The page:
The Jalopy Journal
Discussion in 'The Hokey Ass Message Board' started by 4ford, Dec 13, 2018.
hello what oil would I put in a steering box 1941 ford
John Deere cornhead grease
I ran one of those boxes in my model T and a friend recommended STP oil treatment. I found that it worked good.
I thought angledrive was being corny but I think he made a good suggestion.
Got JD cornhead grease in the 37 Hudson box on my deuce pu and it works great.
Corn head grease .
You want to look for 00 weight grease. It is a light weight grease. It will run, but it will take all day for it to run off a tablespoon. It is the corn head grease the others are talking about. It is used on auger type gear boxes such as snow blowers and roto-tillers as well. It should be formulated to not attack brass and bronze gears.
Using JD cornhead grease in the steering box in my '39 p/u.
Price varies from $10 to $15 a tube
Henway grease would work.
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I believe 90 wt gear oil WAS standard in vehicles of that era but they always ended up leaking so chassis grease was used buy most garages to save customers $$$.
John Deere cornhead grease works great in my 1953 Willys CJ3B steering gear and the gearbox on my Woods 6ft. bush hog mower behind my tractor.
I have that grease and I will use it on that also THANK YOU!!!!
It works well and is easy to find.
NLGI #00 is a "self leveling" grease - same thing as "corn head" or "pickerhead" grease. Auto parts stores carry NLGI #2 aka chassis grease which is not suitable for a gearbox. They probably won't have 00 grease in stock, but they will have STP.
This Penrite semi fluid steering box grease is the stuff you need to stem the leaks . #LUB009 page 24
"John Deere cornhead grease"
I really thought that it was a smart aleck, but funny reply. Now I know something new!
I used straight STP cause I saw it in the grocery store. Feels good.
I use moly bearing grease which I usually have on hand with a little 90W gear oil to liquefy it. Just grease alone can get shoved to a corner and not lube over time. I reckon any lube will work as long as it is always in contact with the moving parts and doesn't leak out.
Every manual steering box I have ever touched, from the 1940's and older, has gotten the John Deere Cornhead Grease. Simply remove the cover and drain out the old stuff. Then pack it in.... One benefit is if your old box weeped a little, this stuff seems to not weep out. A Great product!
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50/50 oil and grease works as long as it flows back to level in a reasonable amount of time. 00 or 000 NGIL grease will flow. Straight gear oil if you have good seals.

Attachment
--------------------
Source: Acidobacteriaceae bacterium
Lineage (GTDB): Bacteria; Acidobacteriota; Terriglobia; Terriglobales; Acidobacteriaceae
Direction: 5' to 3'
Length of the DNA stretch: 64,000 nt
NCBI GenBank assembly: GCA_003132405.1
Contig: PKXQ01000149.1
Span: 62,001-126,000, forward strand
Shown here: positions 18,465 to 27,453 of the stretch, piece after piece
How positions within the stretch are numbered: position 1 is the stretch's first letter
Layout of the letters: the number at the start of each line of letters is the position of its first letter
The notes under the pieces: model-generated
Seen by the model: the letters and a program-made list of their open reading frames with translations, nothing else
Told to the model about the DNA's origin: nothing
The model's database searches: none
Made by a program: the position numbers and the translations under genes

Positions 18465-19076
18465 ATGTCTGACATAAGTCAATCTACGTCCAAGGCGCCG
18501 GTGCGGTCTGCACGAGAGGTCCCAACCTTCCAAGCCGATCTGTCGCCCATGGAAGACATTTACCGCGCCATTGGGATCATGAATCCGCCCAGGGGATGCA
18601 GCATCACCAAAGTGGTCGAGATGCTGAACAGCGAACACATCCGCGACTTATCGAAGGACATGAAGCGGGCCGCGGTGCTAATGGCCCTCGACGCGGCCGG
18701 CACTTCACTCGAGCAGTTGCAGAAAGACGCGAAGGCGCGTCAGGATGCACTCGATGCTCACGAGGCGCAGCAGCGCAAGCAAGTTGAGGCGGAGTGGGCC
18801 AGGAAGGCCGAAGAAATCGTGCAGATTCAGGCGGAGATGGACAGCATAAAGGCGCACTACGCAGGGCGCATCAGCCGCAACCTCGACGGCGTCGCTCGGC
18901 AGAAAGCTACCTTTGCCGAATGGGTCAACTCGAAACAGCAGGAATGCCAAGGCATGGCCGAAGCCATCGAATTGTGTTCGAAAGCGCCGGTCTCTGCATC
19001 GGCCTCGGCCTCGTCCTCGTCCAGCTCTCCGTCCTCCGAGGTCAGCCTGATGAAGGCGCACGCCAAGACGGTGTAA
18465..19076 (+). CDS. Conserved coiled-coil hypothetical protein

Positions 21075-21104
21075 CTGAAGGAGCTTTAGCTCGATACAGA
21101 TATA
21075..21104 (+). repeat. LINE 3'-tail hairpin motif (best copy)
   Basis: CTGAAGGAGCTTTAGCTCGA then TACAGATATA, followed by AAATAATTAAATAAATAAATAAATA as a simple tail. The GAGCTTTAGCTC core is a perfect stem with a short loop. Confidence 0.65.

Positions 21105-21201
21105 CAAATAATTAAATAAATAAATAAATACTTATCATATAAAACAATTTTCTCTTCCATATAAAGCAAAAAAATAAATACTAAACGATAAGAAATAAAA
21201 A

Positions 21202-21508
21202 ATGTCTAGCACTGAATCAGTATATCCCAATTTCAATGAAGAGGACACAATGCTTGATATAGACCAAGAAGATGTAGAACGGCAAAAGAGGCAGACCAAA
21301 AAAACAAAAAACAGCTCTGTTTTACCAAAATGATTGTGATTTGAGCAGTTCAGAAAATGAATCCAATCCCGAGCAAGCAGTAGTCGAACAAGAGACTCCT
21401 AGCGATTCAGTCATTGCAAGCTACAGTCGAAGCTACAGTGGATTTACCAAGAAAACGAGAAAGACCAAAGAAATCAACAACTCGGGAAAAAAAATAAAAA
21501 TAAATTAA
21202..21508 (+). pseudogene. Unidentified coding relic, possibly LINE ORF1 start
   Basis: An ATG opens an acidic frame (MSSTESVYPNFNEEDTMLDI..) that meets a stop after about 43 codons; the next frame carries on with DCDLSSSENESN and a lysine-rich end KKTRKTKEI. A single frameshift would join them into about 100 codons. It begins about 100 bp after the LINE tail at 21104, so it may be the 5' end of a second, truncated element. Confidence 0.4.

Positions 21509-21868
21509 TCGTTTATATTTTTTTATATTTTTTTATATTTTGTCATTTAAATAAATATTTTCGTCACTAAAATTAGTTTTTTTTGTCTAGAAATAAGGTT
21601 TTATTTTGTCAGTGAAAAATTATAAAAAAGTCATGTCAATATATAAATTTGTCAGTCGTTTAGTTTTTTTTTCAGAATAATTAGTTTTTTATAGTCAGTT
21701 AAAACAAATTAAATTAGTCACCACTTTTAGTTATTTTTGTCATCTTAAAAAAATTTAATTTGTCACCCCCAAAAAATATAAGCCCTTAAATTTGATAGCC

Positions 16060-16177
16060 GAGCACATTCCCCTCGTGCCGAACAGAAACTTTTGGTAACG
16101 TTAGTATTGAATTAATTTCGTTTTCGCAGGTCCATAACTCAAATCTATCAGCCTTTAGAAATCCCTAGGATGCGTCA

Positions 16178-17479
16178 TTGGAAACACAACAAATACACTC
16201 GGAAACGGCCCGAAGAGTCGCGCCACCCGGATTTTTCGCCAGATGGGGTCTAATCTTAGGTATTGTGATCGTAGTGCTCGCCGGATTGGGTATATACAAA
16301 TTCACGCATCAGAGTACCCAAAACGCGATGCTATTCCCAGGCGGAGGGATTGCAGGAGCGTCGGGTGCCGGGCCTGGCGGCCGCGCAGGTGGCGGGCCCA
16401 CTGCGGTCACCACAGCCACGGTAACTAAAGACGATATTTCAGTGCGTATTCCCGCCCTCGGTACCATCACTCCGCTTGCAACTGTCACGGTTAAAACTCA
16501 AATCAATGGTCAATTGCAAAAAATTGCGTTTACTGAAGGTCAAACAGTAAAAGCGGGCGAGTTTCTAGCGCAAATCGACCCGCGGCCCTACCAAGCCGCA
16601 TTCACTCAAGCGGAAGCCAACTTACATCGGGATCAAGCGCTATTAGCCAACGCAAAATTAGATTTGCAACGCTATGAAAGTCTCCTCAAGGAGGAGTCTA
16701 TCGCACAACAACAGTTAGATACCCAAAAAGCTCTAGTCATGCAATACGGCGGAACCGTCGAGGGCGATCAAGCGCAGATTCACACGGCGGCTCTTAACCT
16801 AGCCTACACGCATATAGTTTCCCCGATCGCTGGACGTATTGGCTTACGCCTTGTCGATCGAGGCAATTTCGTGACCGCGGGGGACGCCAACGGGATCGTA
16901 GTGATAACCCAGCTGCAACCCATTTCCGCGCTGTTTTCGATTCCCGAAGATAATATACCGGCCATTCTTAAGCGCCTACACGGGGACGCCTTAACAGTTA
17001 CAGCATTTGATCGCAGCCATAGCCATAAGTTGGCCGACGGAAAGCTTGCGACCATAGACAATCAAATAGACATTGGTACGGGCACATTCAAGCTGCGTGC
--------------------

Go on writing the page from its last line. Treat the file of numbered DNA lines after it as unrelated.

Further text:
Harbor Freight has 00 grease. I bought a bottle when I was in Texas and brought it home.
For some reason I couldn't find any in Canada, even the John Deere dealers didn't have it.
Tractor supply has it too.
I've been using CV joint grease which appears to possess similar properties to the cornhead stuff, namely it flows back after a component has passed through it ensuring the parts are permanently lubed, unlike regular grease which gets pushed out of the way and stays there. Only used CV grease as it's readily available to me. I wouldn't know where to start looking for cornhead - not much farming / farming supplies around here.
Bet that bottle still smells like rubber. EVERYTHING from the Freight smells like rubber!! Love going there just for that smell. And for my shop full of their tools too, of course!
Not real rubber smell - HF smells like Chinese Rubber made with fish oil.
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High in vitamin D!!
I run 600 weight that the Model A vendors sell in all my old steering boxes.
Snapper had it too but its discontinued. You can also look at a Lawnmower dealer.
You can get JD cornhead grease on Amazon. When I bought it, options were something like one tube for $20, two tubes for $30, or a case of 10 tubes for $50. I opted for the case. So now I'm either set for life, or the family can expect some weird Christmas gifts down the line.
My little brother used to bring girls home that smelled like Chinese rubber made with fish oil. Knew what 'it' smelled like...just never could put my finger on it!
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